A couple of years ago I was watching a video game streamer play video games on YouTube, and I thought to myself, “This is amazing. He’s doing something he loves and he’s built a community that supports him”. Then I thought “I wonder what applications live streaming would have for musicians?” Because streams often go for a long time, I thought the ability to see someone work on a piece of music, and even have the ability to ask them questions about their process might be really cool. I know that when I was younger, if I had access to a professional musician for free, and I could ask them any questions I wanted to, I would have loved that opportunity. So I asked a friend of mine “Do you think anyone would be interested in watching a professional practice their instrument on a live stream?” She said “No”. So, I forgot about it and moved on.
In November of 2018, the idea popped into my head again, so I reached out to some friends to see if they thought it would be a good idea. One person was Michael Anderson, my teacher from undergrad, who was supportive of the idea. The other person was Andrew J. Stetson, D. M. A., who said “Do a poll on Facebook right now, buy the stuff, and start streaming in two weeks.” So I did.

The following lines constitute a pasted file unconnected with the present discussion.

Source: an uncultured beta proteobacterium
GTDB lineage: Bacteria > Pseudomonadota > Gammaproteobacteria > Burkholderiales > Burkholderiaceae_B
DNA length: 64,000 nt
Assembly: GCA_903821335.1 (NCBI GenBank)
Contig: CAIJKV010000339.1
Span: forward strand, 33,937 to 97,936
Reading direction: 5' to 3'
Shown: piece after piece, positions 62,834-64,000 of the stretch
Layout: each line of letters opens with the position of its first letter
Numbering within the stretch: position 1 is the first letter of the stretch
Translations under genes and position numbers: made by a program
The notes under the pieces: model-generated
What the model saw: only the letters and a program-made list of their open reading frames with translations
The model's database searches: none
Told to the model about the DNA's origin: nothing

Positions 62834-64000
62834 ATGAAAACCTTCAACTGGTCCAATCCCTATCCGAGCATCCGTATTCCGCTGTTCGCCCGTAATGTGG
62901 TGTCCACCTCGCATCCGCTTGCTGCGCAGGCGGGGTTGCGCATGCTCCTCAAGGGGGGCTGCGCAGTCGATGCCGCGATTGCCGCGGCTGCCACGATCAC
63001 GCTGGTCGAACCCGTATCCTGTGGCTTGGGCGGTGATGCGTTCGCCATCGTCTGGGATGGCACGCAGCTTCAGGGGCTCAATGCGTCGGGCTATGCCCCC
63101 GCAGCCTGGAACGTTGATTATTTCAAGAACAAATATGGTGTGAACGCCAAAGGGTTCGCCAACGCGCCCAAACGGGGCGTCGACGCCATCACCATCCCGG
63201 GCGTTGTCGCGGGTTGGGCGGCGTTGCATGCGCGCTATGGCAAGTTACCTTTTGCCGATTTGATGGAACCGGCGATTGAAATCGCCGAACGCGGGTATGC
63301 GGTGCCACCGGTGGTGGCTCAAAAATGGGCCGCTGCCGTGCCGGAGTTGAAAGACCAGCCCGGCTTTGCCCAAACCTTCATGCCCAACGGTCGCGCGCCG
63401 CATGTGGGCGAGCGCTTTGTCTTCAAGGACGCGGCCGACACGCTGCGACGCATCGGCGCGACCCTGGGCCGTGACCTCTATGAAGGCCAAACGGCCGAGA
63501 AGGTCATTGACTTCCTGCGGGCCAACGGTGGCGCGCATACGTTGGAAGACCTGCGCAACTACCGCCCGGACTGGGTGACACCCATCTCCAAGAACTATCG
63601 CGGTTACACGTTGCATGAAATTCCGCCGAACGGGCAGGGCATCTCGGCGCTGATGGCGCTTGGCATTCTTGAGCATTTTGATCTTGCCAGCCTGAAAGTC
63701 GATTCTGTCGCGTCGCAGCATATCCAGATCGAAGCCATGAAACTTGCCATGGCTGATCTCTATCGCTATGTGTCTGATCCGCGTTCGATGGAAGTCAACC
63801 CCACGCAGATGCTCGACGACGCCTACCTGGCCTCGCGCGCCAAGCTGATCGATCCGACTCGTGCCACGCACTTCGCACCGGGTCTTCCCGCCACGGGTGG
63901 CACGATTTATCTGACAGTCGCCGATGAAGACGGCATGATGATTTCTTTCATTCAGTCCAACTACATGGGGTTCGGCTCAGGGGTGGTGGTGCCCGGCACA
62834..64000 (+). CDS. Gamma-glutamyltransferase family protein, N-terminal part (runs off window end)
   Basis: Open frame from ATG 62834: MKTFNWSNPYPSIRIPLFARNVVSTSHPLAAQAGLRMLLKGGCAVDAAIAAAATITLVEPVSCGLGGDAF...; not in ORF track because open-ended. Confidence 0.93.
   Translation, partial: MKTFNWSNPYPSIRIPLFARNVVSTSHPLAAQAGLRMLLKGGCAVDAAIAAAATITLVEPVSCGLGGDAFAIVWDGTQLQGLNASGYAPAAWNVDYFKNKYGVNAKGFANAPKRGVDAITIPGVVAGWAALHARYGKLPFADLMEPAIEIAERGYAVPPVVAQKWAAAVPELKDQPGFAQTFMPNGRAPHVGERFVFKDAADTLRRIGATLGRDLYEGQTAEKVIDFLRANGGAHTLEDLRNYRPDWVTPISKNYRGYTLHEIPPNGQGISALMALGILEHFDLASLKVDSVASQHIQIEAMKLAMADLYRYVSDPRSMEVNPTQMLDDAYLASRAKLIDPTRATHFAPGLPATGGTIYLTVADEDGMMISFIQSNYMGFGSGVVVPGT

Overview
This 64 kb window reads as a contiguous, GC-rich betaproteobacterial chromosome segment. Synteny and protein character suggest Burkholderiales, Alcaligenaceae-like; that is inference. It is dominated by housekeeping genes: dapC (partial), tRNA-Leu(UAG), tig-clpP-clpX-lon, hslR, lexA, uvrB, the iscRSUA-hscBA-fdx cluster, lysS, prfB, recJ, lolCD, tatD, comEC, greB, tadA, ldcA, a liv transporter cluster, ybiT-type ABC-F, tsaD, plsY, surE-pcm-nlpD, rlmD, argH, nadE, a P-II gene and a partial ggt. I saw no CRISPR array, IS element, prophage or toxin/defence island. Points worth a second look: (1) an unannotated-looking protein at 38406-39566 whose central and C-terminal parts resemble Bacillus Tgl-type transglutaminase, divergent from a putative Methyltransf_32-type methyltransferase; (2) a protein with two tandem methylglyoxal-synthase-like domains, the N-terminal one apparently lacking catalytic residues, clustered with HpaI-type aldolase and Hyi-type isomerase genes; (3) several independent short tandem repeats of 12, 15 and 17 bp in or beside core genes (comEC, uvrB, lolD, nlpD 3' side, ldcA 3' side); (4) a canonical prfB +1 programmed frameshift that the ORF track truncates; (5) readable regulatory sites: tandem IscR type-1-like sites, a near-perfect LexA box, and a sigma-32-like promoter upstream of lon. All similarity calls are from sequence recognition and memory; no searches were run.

Lesson learned. The people you surround yourself with can be integral to the amount of success you have. Get people in your corner who want YOUR best, and who will support YOU.
This project of learning the Jolivet on live stream has been pretty awesome to work on. From the perspective of learning the piece, I’m pretty shocked at how quickly I’m progressing. Putting myself out there means I have to be very thoughtful about how I approach my practice, as I have people watching and expecting me to know what I’m talking about. That kind of pressure has made me focus so much more than if I were casually learning it in my bedroom, and I hope to be able to continue that kind of focus at all times in my practice.
It was slow at first, but seeing some interaction from the people watching has been really cool as well. Much like the video game streamers, I really want to try and build a community. A place where musicians, pro and student alike, can come and interact with each other and have a great time. Ultimately, my goal was to try and open a dialogue about practice, and to look into what efficient practice is or what it can be. In no way am I an expert, but I do feel that I’ve made huge steps in that effort, and I can say this live stream has been a big part of that. Now I just want to share it to help people feel empowered to be able to tackle any music they want, regardless of difficulty, because they have a plan of how to practice it.
Professor Anderson used to tell me in my lessons, “If you develop an efficient system for learning new music you will never fear something that looks difficult. All you need is enough time to apply your system.” I kind of understood that back then, but I’m really starting to see how true that idea really is.
Until next time,